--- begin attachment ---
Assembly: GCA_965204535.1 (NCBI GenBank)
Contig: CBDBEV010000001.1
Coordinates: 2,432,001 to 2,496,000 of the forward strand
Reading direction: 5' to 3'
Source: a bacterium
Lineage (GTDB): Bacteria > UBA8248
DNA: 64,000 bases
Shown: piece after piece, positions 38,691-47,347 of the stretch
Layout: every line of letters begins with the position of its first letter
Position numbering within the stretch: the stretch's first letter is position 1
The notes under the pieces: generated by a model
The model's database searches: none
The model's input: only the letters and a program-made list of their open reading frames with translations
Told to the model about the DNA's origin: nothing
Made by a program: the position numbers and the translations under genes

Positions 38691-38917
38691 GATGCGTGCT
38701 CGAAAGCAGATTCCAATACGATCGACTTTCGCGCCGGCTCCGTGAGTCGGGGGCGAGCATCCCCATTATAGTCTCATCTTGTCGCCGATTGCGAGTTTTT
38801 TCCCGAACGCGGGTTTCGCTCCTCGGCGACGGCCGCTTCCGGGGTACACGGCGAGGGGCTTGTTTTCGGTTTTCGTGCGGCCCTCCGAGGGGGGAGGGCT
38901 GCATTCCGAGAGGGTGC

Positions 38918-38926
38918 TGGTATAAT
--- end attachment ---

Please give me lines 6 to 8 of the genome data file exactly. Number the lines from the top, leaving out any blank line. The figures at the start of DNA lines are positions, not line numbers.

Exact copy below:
Lineage (GTDB): Bacteria > UBA8248
DNA: 64,000 bases
Shown: piece after piece, positions 38,691-47,347 of the stretch